possible to write such an API using inheritance as you described earlier in
    this thread. I've seen Go code that does polymorphism with XML:

    https://github.com/mattn/go-xmpp/blob/master/xmpp.go#L385

    However, the JSON package is structured differently. One way around this,
    that I haven't tried, would be to read JSON values into a map using:

    var envelope interface{}
    err := json.Unmarshal(b, &envelope)

    Doing standard checks on the envelope map and then doing some reflection to
    convert the payload map into a struct, or writing a "constructor" for each
    payload type that takes a map.

    Saul

    --
  • Thomas Kappler at Nov 8, 2012 at 10:54 am

    On Thursday, November 8, 2012 10:34:23 AM UTC+1, Johann Höchtl wrote:
    On 08.11.2012 10:32, Taru Karttunen wrote:
    On Thu, 8 Nov 2012 01:06:12 -0800 (PST),
    "=?UTF-8?Q?Johann_H=C3=B6chtl?=" <johann....@gmail.com <javascript:>>
    wrote:
    Go lacks the sense of inheritance of C#, Java, C++. I wonder what is
    the
    right idiom to model this use case:
    struct Common {
    Code int
    }

    struct MyActualPayloadA {
    Common
    Some string
    Another int
    }

    struct MyActualPayloadB [...]

    If one needs polymorphism then one can use interfaces.
    This makes MyActualPayloadA/B the top level type, whereas it should be
    Common. Not the intention of the interface I have in mind
    The notion of a top-level type doesn't really make sense without
    inheritance. What's the problem with Common not being special? I think
    Taru's solution is concise and readable.

    Thomas

    --
  • Glenn Brown at Nov 8, 2012 at 7:21 pm

    Go lacks the sense of inheritance of C#, Java, C++. I wonder what is the right idiom to model this use case:

    struct Envelope {
    Code int
    Payload interface{}
    } ...
    (In a C++ ish world I would define a Payload class, derive MayActual..A / B from that and use Payload as the member type in Envelope)
    In Go, you can use the C++ approach, but it is simpler: the types implementing the interface don't need to mention the interface.
    I put the following runnable example at http://play.golang.org/p/TAeqtY0P3G .

    --Glenn

    package main

    import "fmt"

    // Define the envelope type.
    type Envelope struct {
    Code int
    Payload interface {
    String() string
    }
    }

    func (e Envelope) String() string {
    return fmt.Sprint("Envelope:{Code:", e.Code, " Payload:", e.Payload.String(), "}")
    }

    // Define a type that incidentally implements the Payload interface.
    // This need not be in the same package as the interface definition. Note that
    // these do NOT need to mention "interface" at all, but they do implement all functions in the
    // Payload interface.

    type Type1 struct {
    f float64
    }

    func (t Type1) String() string {
    return fmt.Sprint("Type1:{f:", t.f, "}")
    }

    // Define another type that implements Payload:

    type Type2 struct {
    i int
    }

    func (t Type2) String() string {
    return fmt.Sprint("Type2:{i:", t.i, "}")
    }

    // Create and print a couple of Envelopes, each with a different type Payload:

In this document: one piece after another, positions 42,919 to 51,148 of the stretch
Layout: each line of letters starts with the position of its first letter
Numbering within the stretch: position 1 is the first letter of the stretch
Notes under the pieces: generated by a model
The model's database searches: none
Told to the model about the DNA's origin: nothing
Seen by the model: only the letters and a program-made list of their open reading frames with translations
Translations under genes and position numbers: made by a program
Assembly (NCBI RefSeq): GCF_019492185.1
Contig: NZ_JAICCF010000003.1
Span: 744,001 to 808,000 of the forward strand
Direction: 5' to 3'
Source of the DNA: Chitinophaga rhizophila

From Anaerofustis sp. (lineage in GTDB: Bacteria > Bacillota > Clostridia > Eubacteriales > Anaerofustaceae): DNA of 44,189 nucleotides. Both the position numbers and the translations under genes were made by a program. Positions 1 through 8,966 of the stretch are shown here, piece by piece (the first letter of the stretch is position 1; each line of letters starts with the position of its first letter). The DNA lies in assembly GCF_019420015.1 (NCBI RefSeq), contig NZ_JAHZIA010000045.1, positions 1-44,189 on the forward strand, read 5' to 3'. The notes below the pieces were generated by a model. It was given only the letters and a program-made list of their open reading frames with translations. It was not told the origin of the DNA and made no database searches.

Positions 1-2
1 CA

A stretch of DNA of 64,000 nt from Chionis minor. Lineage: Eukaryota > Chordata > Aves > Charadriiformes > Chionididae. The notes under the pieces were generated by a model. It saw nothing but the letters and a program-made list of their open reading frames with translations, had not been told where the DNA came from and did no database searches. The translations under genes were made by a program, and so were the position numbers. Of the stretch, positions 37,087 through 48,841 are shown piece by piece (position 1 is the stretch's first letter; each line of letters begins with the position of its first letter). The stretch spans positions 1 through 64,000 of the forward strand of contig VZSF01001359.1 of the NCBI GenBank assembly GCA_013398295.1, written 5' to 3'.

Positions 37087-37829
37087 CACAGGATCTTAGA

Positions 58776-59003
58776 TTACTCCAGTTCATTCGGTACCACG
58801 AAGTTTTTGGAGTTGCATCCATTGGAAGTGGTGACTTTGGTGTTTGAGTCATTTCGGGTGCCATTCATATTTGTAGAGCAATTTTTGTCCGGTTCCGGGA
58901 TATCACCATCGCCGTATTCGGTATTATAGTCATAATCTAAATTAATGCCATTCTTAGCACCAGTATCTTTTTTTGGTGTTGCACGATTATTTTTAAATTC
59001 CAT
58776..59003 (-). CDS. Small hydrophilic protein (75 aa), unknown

//
    func main() {
    fmt.Println(Envelope{1, &Type1{1.1}}, Envelope{2, &Type2{1}})
    // Output: Envelope:{Code:1 Payload:Type1:{f:1.1}} Envelope:{Code:2 Payload:Type2:{i:1}}
    }

    --
  • Johann Höchtl at Nov 10, 2012 at 11:20 am

    On 08.11.2012 20:21, Glenn Brown wrote:
    Go lacks the sense of inheritance of C#, Java, C++. I wonder what is the right idiom to model this use case:

    struct Envelope {
    Code int
    Payload interface{}
    }
    ...
    Based on your answer, I think the way to go for me is indeed using
    interface{}

    Embeding the other way round, as some suggested, would help to retain
    some sort of type information, yet elide the functionality of a top
    level Envelope, which I think Is reasonable as I am serialising to JSON
    or XML.

    Thank you, Johann
    (In a C++ ish world I would define a Payload class, derive MayActual..A / B from that and use Payload as the member type in Envelope)
    In Go, you can use the C++ approach, but it is simpler: the types implementing the interface don't need to mention the interface.
    I put the following runnable example at http://play.golang.org/p/TAeqtY0P3G .

    --Glenn

    package main

    import "fmt"

    // Define the envelope type.
    type Envelope struct {
    Code int
    Payload interface {
    String() string
    }
    }

    func (e Envelope) String() string {
    return fmt.Sprint("Envelope:{Code:", e.Code, " Payload:", e.Payload.String(), "}")
    }

    // Define a type that incidentally implements the Payload interface.
    // This need not be in the same package as the interface definition. Note that
    // these do NOT need to mention "interface" at all, but they do implement all functions in the
    // Payload interface.

    type Type1 struct {
    f float64
    }

    func (t Type1) String() string {
    return fmt.Sprint("Type1:{f:", t.f, "}")
    }

    // Define another type that implements Payload:

    type Type2 struct {
    i int
    }

    func (t Type2) String() string {
    return fmt.Sprint("Type2:{i:", t.i, "}")
    }

    // Create and print a couple of Envelopes, each with a different type Payload:
    //
    func main() {
    fmt.Println(Envelope{1, &Type1{1.1}}, Envelope{2, &Type2{1}})
    // Output: Envelope:{Code:1 Payload:Type1:{f:1.1}} Envelope:{Code:2 Payload:Type2:{i:1}}
    }
    --

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groupgolang-nuts @
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postedNov 8, '12 at 9:06a
activeNov 10, '12 at 11:20a